Editor’s Fanfare Vol. VII – No. 3

The Past 25 Years Have Never Been Dull

When I learned that Cirque Éloize was celebrating its 25th anniversary I decided to do an interview with Jeannot Painchaud one of the company’s founders.  In researching material for that piece I realized I had been witness to almost every one of their productions.  That is quite a bit of creativity to experience over the years.  That set me to thinking about  all the other anniversaries I’ve shared in.  The Big Apple Circus is now celebrating its 40th season.  Cirque du Soleil is in its 34th.   Ringling Bros. and Barnum & Bailey closed in the middle of its 146th edition.   And Spectacle has been around for 21 of those years, a period of enormously fervid, almost relentless activity.

I began publishing Spectacle in 1997, two years after my book The New American Circus came out.  I was interested in observing where the movement I had chronicled in that book would take itself, and I wanted to bring it to the attention of a wider audience, especially since it had been all but ignored in segments of the traditional circus establishment.  It has proven to be an exciting ride.  I have never wanted for innovative people or circuses to write about for the past twenty years.

In recent times the changes in some of the principle characters in this saga of the circus have been going through the most dramatic changes we have ever seen since I began this publication.  As noted, Ringling is gone.  The Big Apple Circus is under new management.  The wunderkind Guy Laliberte holds only a tiny financial interest in  Cirque du Soleil, which under new management has set its sights on far reaching projects that will take the circus into new areas of our culture.  One of these is a touring circus on ice, which has been well received wherever it has played so far.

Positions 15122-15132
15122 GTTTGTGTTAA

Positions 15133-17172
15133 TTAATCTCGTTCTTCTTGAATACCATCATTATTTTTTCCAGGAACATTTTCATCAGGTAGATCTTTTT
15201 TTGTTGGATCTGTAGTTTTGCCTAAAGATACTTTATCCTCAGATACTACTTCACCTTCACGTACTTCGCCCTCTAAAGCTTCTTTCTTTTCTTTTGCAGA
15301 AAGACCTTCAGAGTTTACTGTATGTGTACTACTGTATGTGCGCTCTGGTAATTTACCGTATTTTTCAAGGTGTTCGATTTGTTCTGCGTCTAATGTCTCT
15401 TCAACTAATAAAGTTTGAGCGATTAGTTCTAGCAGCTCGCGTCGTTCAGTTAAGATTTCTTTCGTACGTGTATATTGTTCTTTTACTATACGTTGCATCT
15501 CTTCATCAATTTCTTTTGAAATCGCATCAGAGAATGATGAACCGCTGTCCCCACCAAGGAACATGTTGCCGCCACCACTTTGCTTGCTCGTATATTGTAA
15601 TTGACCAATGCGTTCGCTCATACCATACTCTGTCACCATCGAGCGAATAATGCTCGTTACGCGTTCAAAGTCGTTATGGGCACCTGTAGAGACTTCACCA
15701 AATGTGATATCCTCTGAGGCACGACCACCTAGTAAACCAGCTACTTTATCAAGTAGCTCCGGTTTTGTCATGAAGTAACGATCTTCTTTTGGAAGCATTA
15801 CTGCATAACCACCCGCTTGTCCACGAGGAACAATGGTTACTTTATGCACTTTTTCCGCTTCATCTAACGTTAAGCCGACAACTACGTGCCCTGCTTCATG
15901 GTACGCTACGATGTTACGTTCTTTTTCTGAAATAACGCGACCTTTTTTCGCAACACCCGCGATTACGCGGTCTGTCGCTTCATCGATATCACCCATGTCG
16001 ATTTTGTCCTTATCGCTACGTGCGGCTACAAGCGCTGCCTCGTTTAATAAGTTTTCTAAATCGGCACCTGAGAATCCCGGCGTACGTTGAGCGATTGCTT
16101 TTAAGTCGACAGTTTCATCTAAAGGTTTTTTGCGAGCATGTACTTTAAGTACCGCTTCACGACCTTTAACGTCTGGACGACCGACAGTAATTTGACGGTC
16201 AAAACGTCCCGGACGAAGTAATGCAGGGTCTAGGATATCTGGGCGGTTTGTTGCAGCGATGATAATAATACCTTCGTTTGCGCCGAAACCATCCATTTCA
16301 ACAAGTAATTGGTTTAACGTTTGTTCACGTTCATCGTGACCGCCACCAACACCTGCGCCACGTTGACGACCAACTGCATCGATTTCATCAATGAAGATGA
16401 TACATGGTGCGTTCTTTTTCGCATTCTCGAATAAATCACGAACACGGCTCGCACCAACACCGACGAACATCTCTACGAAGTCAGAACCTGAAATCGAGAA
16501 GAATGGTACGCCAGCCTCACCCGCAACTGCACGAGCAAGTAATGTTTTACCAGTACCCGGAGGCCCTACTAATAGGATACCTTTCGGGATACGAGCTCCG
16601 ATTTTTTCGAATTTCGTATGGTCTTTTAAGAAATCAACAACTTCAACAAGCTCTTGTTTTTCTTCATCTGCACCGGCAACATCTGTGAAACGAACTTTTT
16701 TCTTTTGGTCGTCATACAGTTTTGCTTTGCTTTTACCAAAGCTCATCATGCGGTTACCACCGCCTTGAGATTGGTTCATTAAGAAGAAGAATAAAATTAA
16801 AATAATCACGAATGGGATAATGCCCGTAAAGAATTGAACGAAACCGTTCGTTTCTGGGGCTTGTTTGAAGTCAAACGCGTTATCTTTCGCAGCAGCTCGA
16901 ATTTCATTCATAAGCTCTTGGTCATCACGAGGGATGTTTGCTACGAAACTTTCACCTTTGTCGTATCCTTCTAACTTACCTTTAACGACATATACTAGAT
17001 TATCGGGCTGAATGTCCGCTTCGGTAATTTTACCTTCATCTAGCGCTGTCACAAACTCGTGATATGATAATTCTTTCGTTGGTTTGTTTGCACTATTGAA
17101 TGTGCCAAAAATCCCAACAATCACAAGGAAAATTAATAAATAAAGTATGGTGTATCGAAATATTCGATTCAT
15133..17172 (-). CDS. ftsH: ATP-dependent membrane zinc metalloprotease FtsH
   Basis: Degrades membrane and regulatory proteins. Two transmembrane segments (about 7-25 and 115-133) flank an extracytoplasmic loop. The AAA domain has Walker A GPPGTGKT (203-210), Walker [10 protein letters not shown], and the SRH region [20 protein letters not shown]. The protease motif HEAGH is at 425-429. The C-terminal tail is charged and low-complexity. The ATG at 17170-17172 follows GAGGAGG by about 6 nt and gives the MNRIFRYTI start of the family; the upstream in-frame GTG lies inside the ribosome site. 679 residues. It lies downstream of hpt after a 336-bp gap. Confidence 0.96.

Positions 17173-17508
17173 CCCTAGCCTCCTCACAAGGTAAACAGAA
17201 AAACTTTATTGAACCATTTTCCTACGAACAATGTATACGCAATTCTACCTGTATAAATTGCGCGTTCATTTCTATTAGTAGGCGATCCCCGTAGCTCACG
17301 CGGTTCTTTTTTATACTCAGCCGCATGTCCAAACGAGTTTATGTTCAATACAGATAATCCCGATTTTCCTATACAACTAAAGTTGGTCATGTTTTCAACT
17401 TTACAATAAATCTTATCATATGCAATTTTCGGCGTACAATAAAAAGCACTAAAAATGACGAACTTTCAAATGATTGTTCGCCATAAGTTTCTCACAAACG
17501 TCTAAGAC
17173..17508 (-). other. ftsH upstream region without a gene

John Ringling North II has given up his dream of recreating the circus of his youth, even after fearlessly battling and baiting animal rights activists at every corner.  Kelly Miller, the circus he fielded for a few seasons, has a new owner Jim Judkins, whose animal free Circus Chimera burst upon the scene during this period only to eventually throw in the towel.  Judkins, it now appears has not only decided not to fight but may have actually joined the protestors.

Carson and Barnes over the last several years has down-sized from the world’s largest big top, to a single ring entertainment and is struggling mightily with the problem of what to do about its elephants.  Must they follow the Ringling herd off the road?   Meanwhile Circus Flora is experimenting with a new set of dates for its performances in St. Louis, hoping to boost attendance.

There have also been circus companies that have come into existence during this amazing period.  The Canadian company 7 Fingers  has spread its fingers into a remarkable array of circus-related projects, and it has done so by raising both its skill level and its artistry to astounding levels.

During this period the American Youth Circus was born out of a meeting I attended with Kevin O’Keefe and Rob Mermin.  O’Keefe eventually became the founding president of the organizations.  Of all the circus related activities currently alive, AYCO seems to be the one experiencing the most robust growth along with its attendant problems.    The number of local organizations offering training in circus skills is nothing short of phenomenal.

I have seen the influence of the creative artists that have been a part of these stories spread literally around the world.  Some of them I saw for the first time in a tiny cabaret staged by the Bindlestiff Family Circus at the very start of this adventure.    I have seen students of San Francisco’s Lu Yi starring in productions of both 7 Fingers and Cirque du Soleil.

As I have said it’s been an exciting and eye-opening ride.